So confession time, I had never actually heard of Revolted Masses before listening to The Age of Descent, their second full length opus but that probably says more about me.
Hailing from Athens and formed in 2008, Revolted Masses are modern thrash (with hints of death) outfit who clearly use the political strife over recent years in their motherland as a key influence on their message. Track titles such as “Bite the Hand that Feeds” and “Ruled by Rats” leave you under no illusion of this. Musically, they neatly blend old school thrash with touches of more modern death metal, with a few more Avant Garde moments such as the oriental/eastern interludes on tracks such as “Matricide” and “Discrimination”.
There are clear influences on this album from more modern thrash/death names such as Revocation and Lamb of God to dare I say older classic forefathers such as Metallica and even Iron Maiden at times (but hey who doesn’t). That said, this is no bad thing and the band carry this off well particularly with the technically excellent Vaggelis Tehodorakis and Kostas Stahopolous on axe duty. Both really drive the agenda here to deliver an album full of heavy, foot stomping riffs, catchy hooks, and a nice dash of whistle along solos, all intertwined with that most magical ingredients – melody, something which alas seems to be missing from many modern Thrash/Death releases.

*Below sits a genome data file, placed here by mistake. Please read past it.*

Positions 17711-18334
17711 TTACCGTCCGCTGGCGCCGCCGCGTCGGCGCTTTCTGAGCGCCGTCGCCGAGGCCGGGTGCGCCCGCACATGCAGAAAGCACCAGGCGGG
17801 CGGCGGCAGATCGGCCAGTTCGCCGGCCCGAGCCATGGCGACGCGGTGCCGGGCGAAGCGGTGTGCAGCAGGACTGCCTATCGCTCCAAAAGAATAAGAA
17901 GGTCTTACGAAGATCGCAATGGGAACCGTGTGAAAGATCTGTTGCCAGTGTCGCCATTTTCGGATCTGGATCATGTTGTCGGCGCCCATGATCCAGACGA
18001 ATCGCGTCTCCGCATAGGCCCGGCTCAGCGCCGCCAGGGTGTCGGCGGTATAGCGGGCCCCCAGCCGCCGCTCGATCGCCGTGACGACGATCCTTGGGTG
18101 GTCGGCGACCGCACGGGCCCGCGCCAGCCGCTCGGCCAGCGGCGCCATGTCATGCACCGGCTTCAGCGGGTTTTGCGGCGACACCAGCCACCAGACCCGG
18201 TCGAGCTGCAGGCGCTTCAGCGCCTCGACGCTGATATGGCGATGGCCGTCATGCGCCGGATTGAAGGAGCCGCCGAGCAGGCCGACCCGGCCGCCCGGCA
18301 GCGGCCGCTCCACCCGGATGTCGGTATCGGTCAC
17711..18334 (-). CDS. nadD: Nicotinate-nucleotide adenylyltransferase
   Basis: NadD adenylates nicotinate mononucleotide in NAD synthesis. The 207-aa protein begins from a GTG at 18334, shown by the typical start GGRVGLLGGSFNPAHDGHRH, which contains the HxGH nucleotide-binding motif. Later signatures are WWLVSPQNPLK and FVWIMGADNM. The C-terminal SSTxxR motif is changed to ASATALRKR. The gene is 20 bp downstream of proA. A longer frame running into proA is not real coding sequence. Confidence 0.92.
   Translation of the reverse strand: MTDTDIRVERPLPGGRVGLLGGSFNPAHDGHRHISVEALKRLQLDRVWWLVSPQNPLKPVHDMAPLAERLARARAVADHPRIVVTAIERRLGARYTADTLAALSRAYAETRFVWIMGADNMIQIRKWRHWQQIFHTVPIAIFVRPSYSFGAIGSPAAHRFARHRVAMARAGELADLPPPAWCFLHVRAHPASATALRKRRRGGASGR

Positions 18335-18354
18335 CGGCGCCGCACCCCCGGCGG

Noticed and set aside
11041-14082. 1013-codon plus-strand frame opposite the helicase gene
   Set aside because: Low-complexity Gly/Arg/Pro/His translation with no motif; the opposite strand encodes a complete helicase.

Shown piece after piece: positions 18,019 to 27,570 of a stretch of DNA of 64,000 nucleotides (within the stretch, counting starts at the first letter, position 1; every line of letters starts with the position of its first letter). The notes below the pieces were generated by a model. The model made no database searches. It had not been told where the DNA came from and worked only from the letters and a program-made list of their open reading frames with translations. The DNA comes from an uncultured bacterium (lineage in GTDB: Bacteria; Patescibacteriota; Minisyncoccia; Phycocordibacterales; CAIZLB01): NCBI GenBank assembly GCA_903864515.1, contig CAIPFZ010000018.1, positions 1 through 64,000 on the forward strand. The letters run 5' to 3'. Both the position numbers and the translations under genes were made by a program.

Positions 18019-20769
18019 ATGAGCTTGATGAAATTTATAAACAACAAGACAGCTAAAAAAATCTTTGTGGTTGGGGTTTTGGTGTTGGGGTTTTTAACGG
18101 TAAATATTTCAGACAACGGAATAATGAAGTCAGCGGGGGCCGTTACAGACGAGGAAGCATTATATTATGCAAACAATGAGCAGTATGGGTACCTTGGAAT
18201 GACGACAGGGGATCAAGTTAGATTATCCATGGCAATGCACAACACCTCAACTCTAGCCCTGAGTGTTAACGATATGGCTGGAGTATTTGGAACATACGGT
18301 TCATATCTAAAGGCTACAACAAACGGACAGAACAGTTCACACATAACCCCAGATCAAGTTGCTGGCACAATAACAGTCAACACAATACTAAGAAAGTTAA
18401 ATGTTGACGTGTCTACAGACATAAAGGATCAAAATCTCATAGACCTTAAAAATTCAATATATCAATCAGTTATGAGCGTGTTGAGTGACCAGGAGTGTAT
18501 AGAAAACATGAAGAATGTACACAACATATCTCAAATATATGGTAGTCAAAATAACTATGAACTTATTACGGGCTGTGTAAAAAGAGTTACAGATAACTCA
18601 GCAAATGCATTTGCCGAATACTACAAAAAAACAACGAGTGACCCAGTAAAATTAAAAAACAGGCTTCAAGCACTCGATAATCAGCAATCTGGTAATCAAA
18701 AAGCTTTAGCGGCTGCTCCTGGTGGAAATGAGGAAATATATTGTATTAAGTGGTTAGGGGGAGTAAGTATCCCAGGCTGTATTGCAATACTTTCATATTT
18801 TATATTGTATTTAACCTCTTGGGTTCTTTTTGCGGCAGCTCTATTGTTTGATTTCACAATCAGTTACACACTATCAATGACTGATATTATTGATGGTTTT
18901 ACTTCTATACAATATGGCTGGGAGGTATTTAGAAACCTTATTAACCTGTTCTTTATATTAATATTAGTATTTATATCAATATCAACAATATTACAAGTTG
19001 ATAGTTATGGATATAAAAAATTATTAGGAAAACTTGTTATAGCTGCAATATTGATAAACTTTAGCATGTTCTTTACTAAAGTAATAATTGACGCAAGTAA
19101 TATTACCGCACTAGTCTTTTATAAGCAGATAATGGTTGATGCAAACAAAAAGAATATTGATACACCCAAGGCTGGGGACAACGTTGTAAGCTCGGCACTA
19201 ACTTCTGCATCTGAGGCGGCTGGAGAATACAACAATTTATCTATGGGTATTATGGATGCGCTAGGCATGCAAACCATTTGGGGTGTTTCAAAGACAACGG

There is a fluidity to the music and a nice blend of pace at work on most tracks, combining frenetic interludes with slower more melodic breaks which keep you interested. The mid-paced and atmospheric “Severed Aphrodite” being the exception but is no less enjoyable for it.
The album was produced by the band themselves and they have done a decent job and although at times perhaps a bit unrefined, it gives an organic and enjoyable feel to proceedings. Having said that, I think one ingredient lets the album down somewhat and that is the vocal delivery. It seems, alas like so many recent outfits, to major on the throat wrenching variety which I think does nothing to add to the complexity and dexterity at show elsewhere on the album. That said, this is a thoroughly enjoyable offering and I shall certainly be keeping an eye out for these guys in future.
The Age of Descent was released on Inverse Records on November 13th.